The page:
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OSLO, September 6 (Itar-Tass) - Worsening relations between Russia and the West will lead to higher unemployment in northern Norway, the business Dagens Naeringsliv edition cited Norwegian Prime Minister Erna Solberg on Saturday as saying.
The premier arrived at the Arctic site of Tromso for a Conservative Party conference from Newport (Wales) where she participated in the NATO summit.
The situation in Ukraine, which was in the focus of the summit, concerns Norwegian people, particularly in northern regions, as tension in relations between Western countries and Russia has a negative effect on Norway’s economic interests, she said.
Norway borders Russia. The two countries have old traditions of cooperation. The strategy adopted in 2006 for development of northern Norwegian regions was based on cooperation with Russia as Norway’s partner.
The current situation will definitely have an impact on Norway’s business and its energy sector, she said, adding that after Norway joined the West’s sanctions against Russia, it already had an effect on the unemployment rate in the north, and if new sanctions were imposed, the negative effect would grow.
When Russia in response imposed a ban on agricultural imports from European countries, including Norway, the country in a moment lost one of the main markets for Norwegian fish.
Norway would not like to contribute to the worsening of relations between the countries, but would like to maintain constructive and predictable relations with Russia, she said.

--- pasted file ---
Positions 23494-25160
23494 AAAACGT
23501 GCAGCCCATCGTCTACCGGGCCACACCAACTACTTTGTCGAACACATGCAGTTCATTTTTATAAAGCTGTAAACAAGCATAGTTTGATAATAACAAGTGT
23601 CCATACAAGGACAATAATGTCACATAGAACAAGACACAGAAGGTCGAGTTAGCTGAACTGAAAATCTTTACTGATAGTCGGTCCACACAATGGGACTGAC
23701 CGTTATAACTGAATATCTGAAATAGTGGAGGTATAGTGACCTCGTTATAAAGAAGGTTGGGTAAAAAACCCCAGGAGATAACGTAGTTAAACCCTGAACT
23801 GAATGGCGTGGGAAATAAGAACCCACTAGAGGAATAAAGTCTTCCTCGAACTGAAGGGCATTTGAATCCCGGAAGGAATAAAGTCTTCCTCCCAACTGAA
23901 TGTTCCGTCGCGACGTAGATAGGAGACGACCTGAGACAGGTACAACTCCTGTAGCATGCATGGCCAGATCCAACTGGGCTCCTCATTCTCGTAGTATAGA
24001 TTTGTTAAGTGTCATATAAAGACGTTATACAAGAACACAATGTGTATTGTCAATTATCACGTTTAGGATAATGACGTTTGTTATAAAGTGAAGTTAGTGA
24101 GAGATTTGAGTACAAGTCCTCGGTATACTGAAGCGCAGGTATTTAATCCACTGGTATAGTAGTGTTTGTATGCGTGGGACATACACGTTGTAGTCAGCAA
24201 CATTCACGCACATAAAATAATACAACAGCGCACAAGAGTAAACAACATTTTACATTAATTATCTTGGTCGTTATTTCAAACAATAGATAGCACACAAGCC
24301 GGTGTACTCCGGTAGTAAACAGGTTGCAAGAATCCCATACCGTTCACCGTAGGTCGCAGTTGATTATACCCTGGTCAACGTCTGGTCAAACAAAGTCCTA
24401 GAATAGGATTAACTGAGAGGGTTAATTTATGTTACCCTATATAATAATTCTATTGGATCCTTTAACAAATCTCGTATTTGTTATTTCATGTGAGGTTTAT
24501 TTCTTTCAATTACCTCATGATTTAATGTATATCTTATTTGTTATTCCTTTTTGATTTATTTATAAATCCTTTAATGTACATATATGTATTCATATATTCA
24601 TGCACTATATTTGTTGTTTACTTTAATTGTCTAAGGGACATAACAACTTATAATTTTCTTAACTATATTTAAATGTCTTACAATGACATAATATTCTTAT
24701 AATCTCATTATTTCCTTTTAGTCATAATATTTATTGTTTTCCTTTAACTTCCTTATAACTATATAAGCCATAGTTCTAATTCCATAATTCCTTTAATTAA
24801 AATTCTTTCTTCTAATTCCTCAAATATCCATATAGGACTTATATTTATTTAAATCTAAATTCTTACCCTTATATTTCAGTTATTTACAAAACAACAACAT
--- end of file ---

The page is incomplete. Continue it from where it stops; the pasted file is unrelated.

Norway intended to continue cooperation, including in management of fish resources, the premier added.
Russia and Norway has been developing cooperation between their northern regions for more than 20 years. In 1993, the Barents Euro-Arctic Region organization was established, uniting northern regions of Norway, Russia, Finland and Sweden. Its 20th anniversary in the summer of 2013 was marked with the signing of a declaration and Russian Prime Minister Dmitry Medvedev’s visit to Norway.
The countries implement many cultural, scientific and business projects within the BEAR organization. Norway alone financed and implemented more than 4,000 projects jointly with Russia in the past 20 years.
The head of Norway’s BEAR secretariat told Itar-Tass the organization had not received signals from the government to stop some projects or reduce financing, but he was concerned over the situation that could negate successes achieved over the years.